HRMS Implementation


Mary Ellen O'Neill, Practice Leader - PeopleSoft, PSC Group, LLC
Written exclusively for
So you’ve decided to implement a HRMS! Whether you are implementing a HRMS for the first time or replacing an existing, outdated system there are some key steps to include when implementing your system.
• Define the project scope based on the functional and technical requirements you previously defined
• Determine resource needs and choose the project team for the system implementation. Project Team members should include Executive Sponsor, Project Manager, Functional Lead, Technical Lead, functional end users (should be power users), technical developers, Database Administrator, LAN/WAN Administrator and System/Web Administrator.

    · Define team resource requirements
    · Select project team
    · Create a project organization chart

• Training

    · Determine training requirements
    · Power users trained (these users need to be trained before system configuration begins)
    · Non power users trained (you may opt to send these employees to vendor provided training or have power users perform training)
        · Develop training materials (for non vendor training only)
        · Develop training database (for non vendor training only)

• Establish your project infrastructure 

    · Acquire space/facilities
    · Establish database and operating system platform
    · Install hardware and software

• Develop project plan, project budget and project documents (issue log, change management request, etc.)
• Hold a project kick-off meeting to review the project scope and the project plan 

    · Review project scope
    · Review project plan
    · Review project documents
    · Obtain Sponsor approval
    · Hold weekly (more often if necessary) project meetings throughout the life of the project – Communication is a key element to success!
· Review and update project plan
        · Review issue log
        · Assign resources for issue resolution

• Establish your prototyping environment

    · Install HRMS application on prototype environment
    · Perform any workstation installation or setup

• Identify detailed requirements (refer to requirements you defined previously) 

    · Further define functional requirements for HR, Benefits and Payroll
        · Define prototyping scenarios (scenarios are your typical and non typical business processes you will want to test)
    · Further define technical requirements for technical infrastructure and data management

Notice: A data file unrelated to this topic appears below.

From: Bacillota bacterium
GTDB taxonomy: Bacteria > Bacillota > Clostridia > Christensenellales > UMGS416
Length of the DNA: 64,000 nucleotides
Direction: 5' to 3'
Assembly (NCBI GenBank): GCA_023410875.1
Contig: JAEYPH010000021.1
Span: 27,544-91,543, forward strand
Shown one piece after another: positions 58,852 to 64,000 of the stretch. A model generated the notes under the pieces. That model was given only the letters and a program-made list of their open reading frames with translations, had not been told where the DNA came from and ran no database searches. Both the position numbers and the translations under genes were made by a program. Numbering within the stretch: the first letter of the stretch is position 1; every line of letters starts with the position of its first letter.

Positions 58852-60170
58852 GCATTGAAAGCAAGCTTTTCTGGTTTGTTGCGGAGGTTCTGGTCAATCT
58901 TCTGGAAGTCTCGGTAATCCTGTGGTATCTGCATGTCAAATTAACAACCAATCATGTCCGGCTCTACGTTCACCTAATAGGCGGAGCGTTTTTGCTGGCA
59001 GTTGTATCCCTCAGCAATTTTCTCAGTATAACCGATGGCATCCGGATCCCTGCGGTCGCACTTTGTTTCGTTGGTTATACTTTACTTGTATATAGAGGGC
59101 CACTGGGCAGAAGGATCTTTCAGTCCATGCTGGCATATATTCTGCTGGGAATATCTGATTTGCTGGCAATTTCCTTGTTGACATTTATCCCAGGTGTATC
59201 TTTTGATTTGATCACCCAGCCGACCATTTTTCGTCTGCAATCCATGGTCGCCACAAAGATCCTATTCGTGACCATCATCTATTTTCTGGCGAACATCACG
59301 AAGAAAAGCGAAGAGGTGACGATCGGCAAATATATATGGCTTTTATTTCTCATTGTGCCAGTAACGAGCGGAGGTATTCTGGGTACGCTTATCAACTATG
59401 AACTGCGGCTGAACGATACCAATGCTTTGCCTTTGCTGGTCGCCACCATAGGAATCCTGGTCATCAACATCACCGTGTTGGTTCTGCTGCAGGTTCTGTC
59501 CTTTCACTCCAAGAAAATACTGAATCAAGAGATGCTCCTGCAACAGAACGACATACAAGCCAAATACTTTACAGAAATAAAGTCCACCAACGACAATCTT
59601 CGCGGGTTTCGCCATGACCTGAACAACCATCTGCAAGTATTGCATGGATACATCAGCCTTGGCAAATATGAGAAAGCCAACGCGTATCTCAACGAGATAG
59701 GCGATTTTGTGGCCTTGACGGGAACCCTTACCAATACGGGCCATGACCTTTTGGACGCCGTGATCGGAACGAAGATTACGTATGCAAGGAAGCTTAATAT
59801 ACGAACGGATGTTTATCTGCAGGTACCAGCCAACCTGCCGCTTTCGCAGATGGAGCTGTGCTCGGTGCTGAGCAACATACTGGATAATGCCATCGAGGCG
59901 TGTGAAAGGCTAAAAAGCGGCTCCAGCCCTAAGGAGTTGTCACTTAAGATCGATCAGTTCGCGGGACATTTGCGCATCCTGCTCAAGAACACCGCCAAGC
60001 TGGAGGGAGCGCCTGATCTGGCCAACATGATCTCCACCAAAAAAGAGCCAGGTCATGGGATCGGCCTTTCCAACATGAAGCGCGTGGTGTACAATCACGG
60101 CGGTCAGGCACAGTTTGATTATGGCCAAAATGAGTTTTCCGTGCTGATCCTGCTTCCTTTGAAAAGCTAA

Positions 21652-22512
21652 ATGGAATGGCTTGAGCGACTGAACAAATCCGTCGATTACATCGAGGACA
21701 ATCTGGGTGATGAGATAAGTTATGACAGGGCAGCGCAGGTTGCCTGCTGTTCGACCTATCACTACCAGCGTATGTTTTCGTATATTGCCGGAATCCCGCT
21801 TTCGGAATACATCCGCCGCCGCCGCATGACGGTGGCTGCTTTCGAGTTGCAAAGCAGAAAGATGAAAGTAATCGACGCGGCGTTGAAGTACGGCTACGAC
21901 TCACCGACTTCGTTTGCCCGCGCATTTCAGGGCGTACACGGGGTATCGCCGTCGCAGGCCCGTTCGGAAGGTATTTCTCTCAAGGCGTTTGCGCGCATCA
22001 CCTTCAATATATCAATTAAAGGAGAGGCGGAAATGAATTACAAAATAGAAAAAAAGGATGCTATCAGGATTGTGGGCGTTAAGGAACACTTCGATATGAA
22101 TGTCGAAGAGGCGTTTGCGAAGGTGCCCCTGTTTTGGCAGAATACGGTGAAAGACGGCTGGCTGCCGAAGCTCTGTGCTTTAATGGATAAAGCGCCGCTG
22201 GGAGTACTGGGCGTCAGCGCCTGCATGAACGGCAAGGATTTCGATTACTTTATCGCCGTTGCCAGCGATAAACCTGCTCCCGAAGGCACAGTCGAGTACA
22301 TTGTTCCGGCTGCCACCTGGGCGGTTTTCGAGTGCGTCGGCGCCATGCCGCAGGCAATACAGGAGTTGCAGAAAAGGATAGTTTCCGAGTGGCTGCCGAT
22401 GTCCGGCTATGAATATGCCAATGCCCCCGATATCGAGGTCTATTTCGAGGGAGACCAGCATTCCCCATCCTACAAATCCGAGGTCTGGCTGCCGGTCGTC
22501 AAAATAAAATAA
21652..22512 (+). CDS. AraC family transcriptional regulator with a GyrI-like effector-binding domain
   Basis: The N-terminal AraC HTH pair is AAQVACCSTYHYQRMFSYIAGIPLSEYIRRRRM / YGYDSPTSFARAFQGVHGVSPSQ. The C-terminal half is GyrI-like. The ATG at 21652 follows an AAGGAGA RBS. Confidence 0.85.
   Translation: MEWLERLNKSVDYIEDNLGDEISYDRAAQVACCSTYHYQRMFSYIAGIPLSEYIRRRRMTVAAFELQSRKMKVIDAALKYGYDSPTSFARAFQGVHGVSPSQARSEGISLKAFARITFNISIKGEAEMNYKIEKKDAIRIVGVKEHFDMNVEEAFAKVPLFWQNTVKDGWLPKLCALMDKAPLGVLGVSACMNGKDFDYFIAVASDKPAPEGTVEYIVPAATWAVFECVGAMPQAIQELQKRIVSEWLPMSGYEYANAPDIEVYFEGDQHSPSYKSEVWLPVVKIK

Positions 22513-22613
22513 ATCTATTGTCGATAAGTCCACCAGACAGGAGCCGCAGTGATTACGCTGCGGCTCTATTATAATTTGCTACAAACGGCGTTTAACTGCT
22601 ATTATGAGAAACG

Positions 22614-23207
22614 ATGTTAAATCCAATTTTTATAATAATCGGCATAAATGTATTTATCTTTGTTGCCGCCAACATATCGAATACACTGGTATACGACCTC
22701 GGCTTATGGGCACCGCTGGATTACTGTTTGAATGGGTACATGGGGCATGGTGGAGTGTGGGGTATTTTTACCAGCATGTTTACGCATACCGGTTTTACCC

· Define security and access requirements
        · Define interface requirements (both delivered and custom)
    · Determine reporting requirements

• Map your current business processes to the delivered processes of your HRMS

    · Perform fit/gap analysis

• Configure your HRMS (populate all required tables with the appropriate values)


• Develop interfaces

    · Confirm delivered interfaces
    · Develop custom interfaces

• Data conversion (only if you are converting data from an existing system). You may need to perform several data conversions before your final conversion just prior to go live.

    · Develop data maps
    · Develop data conversion programs
    · Perform data conversion

• Perform testing (this will be the most time intensive aspect of the system implementation)

    · Develop a test plan and test scripts
    · Perform configuration testing (tests the system setup)
    · Perform integration testing (tests converted data and system setup)
    · Perform system testing (tests system setup, conversions, interfaces and reports)
    · Create a payroll parallel test plan (only if you are implementing payroll)
        · Process parallel payroll(s)
        · Identify and resolve problems
        · Perform detailed payroll testing
        · Perform final payroll parallel test

• Cutover

    · Establish production environment
    · Setup backup and processing schedules
    · Perform cutover and go live

Typically, you will experience four to six weeks of "fallout" after go live. For example, end users will have forgotten to provide a complete list of report requests. Or, changes will have occurred with a third party vendor and interfaces need to be modified. Or, a new business process has been established and the implementation team was not informed. Or, end users make processing errors. This is not unusual and you should not let this detract from the huge benefits you will realize with your new HRMS. Remember, your new HRMS is there to make life easier for you. So, take things in stride those first weeks after go live.